It should no longer be a competition between e-books versus print books.
Jonathon Franzen doesn’t seem to like anything other than his own writing; the esteemed author was most famously noted for getting pissy that his novel “The Corrections” was included in the Oprah book club. Now that the author has another book in the spotlight, Jonathon Franzen is again trying to make controversy, this time by trying to stir up controversy about whether e-books are worthwhile or not.
His opinion? Jonathon Franzen says that e-books are not valuable.
My opinion? I tend to agree with NPR’s Jonathon Segura on this one; Jonathon Franzen’s opinion on e-books is not needed as the decision has already been made. E-books are coming whether or not “purists” such as Jonathon Franzen are in favor of them or not.
The NPR writer’s contention is that e-books versus traditional books are not an either/or situation. You can choose to read some books on an e-book format and can choose to read some books in print. He cites the example of “Money” by Martin Amis as an example of one book that is not yet (and may never be) available in a digital format.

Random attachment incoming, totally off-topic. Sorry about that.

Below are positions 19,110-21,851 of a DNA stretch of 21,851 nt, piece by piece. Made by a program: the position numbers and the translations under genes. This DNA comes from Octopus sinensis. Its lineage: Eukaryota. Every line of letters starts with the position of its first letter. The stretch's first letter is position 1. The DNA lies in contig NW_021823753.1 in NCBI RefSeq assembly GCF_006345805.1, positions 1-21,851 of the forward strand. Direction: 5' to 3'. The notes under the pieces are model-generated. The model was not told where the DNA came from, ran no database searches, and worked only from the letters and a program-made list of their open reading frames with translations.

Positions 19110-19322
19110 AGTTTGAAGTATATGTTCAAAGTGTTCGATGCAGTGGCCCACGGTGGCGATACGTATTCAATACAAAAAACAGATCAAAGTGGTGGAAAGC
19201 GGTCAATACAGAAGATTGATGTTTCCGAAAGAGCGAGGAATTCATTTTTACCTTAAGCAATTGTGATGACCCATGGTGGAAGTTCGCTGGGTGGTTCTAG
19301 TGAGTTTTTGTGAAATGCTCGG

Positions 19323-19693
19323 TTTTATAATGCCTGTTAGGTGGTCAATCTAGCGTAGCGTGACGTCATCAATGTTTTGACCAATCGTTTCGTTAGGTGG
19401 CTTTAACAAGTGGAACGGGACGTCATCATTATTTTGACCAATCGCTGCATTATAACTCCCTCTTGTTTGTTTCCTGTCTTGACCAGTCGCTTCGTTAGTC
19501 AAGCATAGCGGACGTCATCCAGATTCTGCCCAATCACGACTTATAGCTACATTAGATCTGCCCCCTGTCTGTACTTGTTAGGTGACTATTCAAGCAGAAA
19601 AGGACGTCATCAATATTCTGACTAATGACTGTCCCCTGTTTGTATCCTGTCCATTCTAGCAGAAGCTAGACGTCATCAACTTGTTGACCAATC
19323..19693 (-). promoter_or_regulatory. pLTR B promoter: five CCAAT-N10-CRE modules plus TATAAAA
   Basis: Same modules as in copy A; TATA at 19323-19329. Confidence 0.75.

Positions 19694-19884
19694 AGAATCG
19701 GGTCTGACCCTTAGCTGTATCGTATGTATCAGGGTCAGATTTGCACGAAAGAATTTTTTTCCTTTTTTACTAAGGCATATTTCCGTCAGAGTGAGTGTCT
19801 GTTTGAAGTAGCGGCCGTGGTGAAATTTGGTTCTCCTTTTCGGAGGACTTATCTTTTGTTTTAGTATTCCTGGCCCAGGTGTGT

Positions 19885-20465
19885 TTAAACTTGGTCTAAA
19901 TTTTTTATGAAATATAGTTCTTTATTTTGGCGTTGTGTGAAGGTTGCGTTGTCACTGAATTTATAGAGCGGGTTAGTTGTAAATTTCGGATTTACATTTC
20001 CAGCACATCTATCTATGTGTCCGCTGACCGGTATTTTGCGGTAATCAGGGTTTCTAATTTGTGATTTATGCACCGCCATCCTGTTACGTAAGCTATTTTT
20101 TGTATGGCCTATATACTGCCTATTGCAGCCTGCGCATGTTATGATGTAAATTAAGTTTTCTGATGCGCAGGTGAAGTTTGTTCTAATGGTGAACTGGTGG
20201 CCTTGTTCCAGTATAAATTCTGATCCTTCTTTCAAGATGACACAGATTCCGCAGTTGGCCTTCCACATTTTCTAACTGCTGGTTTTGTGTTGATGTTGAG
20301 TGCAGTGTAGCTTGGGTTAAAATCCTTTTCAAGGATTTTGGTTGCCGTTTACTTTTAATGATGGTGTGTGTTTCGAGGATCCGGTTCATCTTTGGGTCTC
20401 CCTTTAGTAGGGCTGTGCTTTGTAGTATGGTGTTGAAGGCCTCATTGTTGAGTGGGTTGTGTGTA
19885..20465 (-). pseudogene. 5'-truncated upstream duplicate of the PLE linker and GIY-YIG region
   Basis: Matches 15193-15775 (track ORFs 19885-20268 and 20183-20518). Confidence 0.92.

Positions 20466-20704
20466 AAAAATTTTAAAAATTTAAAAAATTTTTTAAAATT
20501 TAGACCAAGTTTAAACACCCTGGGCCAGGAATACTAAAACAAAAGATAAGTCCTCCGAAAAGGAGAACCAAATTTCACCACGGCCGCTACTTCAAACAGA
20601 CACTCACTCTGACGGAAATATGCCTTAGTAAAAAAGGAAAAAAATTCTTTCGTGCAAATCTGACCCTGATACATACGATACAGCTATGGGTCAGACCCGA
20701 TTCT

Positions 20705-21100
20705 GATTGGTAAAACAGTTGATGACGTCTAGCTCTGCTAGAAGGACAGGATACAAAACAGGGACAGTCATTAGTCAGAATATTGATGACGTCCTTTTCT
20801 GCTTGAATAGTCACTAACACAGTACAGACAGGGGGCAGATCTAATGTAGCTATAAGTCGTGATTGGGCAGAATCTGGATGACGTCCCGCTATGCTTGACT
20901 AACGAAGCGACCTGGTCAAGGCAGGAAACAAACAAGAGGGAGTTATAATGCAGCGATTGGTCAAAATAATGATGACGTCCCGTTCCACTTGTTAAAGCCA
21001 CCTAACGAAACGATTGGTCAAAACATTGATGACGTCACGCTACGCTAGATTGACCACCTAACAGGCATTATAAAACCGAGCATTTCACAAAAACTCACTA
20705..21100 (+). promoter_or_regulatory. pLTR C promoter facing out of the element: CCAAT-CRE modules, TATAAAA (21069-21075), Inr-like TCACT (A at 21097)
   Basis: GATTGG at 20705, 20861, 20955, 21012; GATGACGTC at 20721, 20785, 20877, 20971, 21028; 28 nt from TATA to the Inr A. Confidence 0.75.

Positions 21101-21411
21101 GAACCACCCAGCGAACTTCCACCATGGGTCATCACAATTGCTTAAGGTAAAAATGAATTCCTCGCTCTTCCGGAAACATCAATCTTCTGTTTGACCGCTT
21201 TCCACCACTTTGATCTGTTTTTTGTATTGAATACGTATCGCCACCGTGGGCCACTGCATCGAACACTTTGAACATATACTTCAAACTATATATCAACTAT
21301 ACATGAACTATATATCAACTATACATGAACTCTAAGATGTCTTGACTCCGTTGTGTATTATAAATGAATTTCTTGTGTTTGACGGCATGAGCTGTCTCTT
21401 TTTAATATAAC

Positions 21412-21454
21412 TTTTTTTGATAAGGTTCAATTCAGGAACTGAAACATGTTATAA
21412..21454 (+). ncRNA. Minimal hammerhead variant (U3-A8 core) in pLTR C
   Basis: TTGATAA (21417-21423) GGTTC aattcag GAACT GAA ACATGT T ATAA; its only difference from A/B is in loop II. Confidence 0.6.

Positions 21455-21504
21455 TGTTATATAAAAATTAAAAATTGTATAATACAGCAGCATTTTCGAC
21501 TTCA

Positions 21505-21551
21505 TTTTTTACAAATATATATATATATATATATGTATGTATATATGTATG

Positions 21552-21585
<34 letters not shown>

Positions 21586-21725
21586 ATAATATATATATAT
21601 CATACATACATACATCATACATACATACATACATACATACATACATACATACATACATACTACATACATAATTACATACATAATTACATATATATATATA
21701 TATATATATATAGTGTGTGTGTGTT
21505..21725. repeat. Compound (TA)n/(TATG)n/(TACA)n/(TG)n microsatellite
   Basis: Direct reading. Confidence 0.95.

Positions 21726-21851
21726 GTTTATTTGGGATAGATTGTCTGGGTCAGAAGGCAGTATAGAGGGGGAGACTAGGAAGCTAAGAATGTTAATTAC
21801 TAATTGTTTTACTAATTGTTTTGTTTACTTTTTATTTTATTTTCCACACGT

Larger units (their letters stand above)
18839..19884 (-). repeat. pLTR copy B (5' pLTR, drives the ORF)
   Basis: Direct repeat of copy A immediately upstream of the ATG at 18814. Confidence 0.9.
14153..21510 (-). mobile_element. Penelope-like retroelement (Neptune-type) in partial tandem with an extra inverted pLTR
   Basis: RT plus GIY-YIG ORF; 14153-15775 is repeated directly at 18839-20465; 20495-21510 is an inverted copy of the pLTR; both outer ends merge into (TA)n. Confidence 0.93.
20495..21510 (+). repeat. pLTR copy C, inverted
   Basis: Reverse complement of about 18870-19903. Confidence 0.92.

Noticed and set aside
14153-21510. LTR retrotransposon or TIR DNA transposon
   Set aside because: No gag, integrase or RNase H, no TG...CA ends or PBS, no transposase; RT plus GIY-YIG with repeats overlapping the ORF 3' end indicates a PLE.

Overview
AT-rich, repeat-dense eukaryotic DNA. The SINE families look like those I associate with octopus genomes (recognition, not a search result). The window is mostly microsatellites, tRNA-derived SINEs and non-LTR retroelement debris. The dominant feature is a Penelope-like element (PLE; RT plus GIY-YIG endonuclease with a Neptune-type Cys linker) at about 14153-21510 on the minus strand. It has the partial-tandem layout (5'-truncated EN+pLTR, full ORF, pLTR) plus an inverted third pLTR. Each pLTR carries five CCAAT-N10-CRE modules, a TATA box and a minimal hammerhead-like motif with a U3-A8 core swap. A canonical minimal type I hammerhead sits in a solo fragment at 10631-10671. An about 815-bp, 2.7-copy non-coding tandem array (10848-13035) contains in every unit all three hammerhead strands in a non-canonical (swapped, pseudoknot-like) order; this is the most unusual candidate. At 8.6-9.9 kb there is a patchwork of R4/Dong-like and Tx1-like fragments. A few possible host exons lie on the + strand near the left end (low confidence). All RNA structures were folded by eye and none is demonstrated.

The pros and cons of e-books have been debated endlessly. And it is sad to see that brick and mortar bookstores are closing; there are some towns that don’t even have a single bookstore at all because they have all closed.
But I’m guessing that’s not why Jonathon Franzen is complaining. The more he complains, the more media spotlight he gets, and the more books he sells. Jonathon Franzen may be arrogant, but he’s not stupid by any means. Whatever he can say to get himself into the spotlight, he does. And it works.
And, for the record, because I know that you are dying to know, I’ll give you my own opinion on e-books versus print books; I’m a sucker for books in print, but do like to read Kindle books on my iPad.
But as Jonathon Segura points out in the NPR article, at this point, e-books lag behind in some regards; for example, it’s hard to take notes in an e-book. Book marks are in and dog-eared pages are out. There are ways to get digital signatures on e-books, but the population at large doesn’t use those methods yet.